Private Schools Column

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After scouting more than 70 college campuses and private schools, producers of the new film "Dead Poets Society" chose St. Andrew's School in Middletown, Del., for location shooting.

The film, set in 1959 at the fictional Welton Academy in Vermont, stars Robin Williams as a Welton alumnus who returns to teach English at the all-boys boarding school.

Mr. Williams's character uses some novel teaching methods to stir a love for poetry in his students and encourage them to become free thinkers. But he ultimately runs into trouble from the school's stern headmaster.

St. Andrew's, a coeducational school located on some 2,000 acres of lush farm land outside of Wilmington, looks the part of the classic East Coast boarding academy.

Jon O'Brien, its headmaster, says the director of the film, Peter Weir, "walked around with me one day last August and you could tell he liked the campus. It is a wonderful Gothic campus that fit the storyline perfectly."

Most of the filming was done over Thanksgiving and Christmas to minimize disruption. Some 85 students and 12 faculty members were chosen as extras, including three students who play members of Mr. Williams's fictional class.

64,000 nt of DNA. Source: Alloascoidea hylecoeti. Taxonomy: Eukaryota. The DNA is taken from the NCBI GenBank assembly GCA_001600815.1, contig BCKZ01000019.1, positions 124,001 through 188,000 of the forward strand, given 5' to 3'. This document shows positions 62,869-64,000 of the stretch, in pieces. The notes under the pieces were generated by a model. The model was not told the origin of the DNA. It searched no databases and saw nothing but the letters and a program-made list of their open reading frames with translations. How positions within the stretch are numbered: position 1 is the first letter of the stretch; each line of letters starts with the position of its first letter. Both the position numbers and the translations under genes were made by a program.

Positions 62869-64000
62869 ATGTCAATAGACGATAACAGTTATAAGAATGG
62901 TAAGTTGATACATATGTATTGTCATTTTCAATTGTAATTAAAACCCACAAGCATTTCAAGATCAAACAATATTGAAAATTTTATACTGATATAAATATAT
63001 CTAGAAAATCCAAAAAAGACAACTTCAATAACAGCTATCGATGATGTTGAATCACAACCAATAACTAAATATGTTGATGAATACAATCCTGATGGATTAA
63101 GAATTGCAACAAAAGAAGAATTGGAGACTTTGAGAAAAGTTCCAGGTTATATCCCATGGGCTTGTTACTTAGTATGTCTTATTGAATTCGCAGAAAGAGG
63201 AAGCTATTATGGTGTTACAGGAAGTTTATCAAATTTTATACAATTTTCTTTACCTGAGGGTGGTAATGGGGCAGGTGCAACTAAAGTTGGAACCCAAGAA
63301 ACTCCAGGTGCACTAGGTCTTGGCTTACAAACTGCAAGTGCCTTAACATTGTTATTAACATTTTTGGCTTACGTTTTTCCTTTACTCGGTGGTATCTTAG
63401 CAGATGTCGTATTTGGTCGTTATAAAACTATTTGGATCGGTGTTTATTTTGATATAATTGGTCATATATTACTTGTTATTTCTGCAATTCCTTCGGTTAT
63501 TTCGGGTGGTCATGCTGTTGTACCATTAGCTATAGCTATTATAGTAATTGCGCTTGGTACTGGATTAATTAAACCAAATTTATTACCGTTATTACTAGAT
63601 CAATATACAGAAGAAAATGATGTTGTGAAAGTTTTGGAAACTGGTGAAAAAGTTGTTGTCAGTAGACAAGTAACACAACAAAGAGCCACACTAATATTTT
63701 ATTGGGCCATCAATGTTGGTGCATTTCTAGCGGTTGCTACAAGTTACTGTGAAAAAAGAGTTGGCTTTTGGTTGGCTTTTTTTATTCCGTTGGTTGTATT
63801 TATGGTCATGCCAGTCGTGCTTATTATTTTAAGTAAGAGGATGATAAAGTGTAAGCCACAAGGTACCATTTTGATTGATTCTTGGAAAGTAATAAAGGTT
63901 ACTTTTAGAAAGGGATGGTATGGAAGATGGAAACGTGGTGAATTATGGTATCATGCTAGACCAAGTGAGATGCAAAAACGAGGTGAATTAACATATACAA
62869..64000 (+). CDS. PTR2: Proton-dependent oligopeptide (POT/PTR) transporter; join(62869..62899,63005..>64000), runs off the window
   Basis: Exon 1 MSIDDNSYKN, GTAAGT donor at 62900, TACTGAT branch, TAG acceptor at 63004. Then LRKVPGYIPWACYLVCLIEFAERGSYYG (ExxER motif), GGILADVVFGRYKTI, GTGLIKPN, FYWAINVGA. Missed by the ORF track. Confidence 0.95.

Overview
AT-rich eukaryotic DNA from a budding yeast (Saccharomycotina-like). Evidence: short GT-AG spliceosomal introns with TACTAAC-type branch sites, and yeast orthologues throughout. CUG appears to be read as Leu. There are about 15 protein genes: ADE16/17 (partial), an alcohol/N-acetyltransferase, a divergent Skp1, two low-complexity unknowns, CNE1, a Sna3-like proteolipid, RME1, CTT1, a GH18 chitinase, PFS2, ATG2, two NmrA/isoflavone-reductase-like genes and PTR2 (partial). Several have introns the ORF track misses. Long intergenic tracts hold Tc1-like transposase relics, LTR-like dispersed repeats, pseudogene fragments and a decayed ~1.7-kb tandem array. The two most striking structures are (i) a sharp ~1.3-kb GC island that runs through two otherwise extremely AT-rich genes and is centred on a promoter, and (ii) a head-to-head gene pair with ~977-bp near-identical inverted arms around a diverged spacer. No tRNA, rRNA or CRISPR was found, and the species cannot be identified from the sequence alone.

Mr. Weir, an Australian who has directed such hits as "Witness" and "The Year of Living Dangerously," enrolled his daughter at St. Andrew's for the fall term.

The film is doing well at the box office and gets a generally favorable review from Mr. O'Brien, who concedes it is not without faults.

"Most of the adults are projected as too much the heavies," he says. "The headmaster would have been more effectively drawn if he were more complex. He's too evil."

He also hopes moviegoers do not confuse the rigid school portrayed in "Dead Poets Society" with those of today.

"We hope people will have the knowledge that this is a period piece," says Mr. O'Brien. "Boarding schools have all changed. In the old days, there was much more of an emphasis on conformity."

Secretary of Education Lauro F. Cavazos has held his first official meeting with private-education groups.

The Secretary met May 24 with representatives of the Council on American Private Education, the National Catholic Educational Association, the U.S. Catholic Conference, Agudath Israel of America, the American Association of Christian Schools, and the Association of Christian Schools International.

Charles J. O'Malley, executive assistant to Mr. Cavazos for private education, said the meeting included a clarification of the Administration's stance on tuition tax credits and other issues.--mw

Vol. 08, Issue 39

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